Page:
One of my favorite things about Axian, is the birds eye view that we’ll often get on technology and its adoption. We’re in tens of worksites every year, and often get to see technology initiatives of all sorts (platforms, tooling, governance, etc…). We also get to lend a hand when rollouts go awry, or activities have strayed from their goals (i.e. we help with cleanup).
A Surprising Disconnect
If I were to take a recent poll of teams we’re helping, you’d be surprised just how many are struggling with IP Networking challenges and have very little formal training to help them self-serve. It may be unexpected at first blush, but please consider the following about today’s modern software team:
- Teams are often asked to build products that make use of one (or more) clouds and on-site resources.
- Teams are often asked to mix several resource types (and networks!) for a variety of concerns (cost, security, scale, compliance). These resources might be serverless, PaaS resources, or IaaS resources, and they’re all supposed to work together (with security constraints) and be consistently created/versioned across several environments.
- Compliance regimens are often requiring the use of Private Endpoints or VPC Service Endpoints when accessing cloud resources, which helps with compliance, but complicates DNS propagation and IP routing.
Exacerbating the above is that Networking competencies usually lie with completely different roles/functions within most organizations, and those roles are usually inaccessible to their software developer counterparts (usually separated by a ticketing system).
Developers are left to design and troubleshoot networks on their own are often in the dark when it comes to understanding the nuances of hybrid networks like network latency, data sovereignty issues, or the security implications of different network configurations.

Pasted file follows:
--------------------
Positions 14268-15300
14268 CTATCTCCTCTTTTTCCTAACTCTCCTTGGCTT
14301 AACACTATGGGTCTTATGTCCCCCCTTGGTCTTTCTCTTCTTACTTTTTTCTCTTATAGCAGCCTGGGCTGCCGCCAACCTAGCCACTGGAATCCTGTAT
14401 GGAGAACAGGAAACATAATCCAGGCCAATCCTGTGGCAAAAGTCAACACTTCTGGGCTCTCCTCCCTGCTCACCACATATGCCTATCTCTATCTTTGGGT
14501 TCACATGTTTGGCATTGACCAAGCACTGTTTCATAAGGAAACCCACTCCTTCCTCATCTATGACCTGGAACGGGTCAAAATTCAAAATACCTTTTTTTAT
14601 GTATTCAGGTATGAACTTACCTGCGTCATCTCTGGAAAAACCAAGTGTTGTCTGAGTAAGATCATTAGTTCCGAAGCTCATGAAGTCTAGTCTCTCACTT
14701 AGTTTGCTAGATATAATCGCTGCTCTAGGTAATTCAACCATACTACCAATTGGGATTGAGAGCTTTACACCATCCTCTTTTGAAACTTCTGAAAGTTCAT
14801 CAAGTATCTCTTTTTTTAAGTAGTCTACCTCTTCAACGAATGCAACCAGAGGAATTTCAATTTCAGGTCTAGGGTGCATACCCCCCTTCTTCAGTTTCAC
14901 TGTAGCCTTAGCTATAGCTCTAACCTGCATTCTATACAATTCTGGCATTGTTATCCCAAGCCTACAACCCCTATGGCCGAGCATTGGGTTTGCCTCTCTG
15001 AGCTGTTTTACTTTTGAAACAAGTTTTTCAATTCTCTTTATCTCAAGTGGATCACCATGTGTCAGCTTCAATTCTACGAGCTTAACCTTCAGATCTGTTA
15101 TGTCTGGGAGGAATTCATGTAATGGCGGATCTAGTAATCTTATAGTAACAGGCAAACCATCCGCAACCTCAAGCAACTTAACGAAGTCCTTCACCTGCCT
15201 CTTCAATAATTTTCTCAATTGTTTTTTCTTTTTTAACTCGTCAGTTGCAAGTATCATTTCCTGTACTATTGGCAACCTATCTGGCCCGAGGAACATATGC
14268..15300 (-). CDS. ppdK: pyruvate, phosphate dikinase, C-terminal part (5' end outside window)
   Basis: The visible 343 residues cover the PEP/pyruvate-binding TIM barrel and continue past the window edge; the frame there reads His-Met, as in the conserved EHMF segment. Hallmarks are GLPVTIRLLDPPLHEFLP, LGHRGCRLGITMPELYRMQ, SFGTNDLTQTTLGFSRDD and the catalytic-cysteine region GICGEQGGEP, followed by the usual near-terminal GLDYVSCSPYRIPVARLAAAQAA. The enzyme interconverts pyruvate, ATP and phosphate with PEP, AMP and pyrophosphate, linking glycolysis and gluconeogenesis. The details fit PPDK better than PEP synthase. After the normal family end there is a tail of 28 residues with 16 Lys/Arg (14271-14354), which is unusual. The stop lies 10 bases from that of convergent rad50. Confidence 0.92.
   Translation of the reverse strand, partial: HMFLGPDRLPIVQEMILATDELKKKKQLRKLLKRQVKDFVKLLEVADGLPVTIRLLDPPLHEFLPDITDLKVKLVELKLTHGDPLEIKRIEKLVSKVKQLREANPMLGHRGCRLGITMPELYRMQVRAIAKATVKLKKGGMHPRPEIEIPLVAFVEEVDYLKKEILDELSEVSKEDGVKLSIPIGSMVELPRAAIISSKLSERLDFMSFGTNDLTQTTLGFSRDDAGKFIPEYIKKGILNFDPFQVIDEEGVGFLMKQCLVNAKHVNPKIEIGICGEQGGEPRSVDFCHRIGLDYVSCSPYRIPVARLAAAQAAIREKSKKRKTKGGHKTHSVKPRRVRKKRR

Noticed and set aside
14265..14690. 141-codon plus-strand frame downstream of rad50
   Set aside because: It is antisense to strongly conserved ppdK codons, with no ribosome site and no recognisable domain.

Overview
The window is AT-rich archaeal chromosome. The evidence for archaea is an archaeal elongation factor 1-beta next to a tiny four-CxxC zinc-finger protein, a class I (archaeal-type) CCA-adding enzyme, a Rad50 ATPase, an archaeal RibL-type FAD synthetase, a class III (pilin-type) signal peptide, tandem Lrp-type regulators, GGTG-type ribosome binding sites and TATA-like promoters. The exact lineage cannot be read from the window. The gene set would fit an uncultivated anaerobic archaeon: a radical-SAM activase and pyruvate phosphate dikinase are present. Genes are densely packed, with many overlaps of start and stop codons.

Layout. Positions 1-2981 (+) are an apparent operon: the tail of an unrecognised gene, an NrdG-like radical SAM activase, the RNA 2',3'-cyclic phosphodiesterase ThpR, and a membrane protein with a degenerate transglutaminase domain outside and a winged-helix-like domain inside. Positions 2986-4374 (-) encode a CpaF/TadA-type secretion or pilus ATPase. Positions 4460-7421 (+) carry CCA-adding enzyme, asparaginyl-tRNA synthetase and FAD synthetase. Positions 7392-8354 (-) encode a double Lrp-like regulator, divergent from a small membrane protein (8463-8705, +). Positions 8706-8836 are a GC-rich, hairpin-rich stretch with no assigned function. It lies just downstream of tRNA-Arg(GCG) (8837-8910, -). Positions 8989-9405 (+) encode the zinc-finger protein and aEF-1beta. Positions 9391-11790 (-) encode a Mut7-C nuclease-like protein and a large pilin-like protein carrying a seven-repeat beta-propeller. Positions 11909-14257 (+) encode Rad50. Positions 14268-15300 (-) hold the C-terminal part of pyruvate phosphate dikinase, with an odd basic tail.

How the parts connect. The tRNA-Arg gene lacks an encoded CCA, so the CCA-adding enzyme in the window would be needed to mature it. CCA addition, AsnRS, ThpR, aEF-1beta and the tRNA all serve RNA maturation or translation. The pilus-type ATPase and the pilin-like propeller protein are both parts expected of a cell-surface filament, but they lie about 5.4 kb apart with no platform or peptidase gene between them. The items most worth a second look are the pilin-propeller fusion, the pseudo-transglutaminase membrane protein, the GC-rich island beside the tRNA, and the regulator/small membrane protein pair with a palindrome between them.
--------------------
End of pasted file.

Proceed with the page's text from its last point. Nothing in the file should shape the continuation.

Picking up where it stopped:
In the age of increasing cybersecurity threats and stringent regulatory compliance, this lack of understanding can have meaningful consequences. Oversights or misunderstandings about networking requirements can lead to a data breach or a regulatory violation, costing the company millions and damaging its reputation.
Consider breaking down silos and fostering an environment of cross-functional collaboration and continuous learning. Provide developers with training on hybrid cloud networking and its specific requirements. Encourage networking teams to work closely with developers, sharing their knowledge and insights. Make sure they can test each others work. Most importantly, ensure that this collaboration is not a one-off event but an ongoing process.
Or hire some Axianites to move your initiatives along and create application development blueprints that marry the best of on-premises and cloud.
Reach out via our website about software development practices that focus on enabling hybrid cloud setups.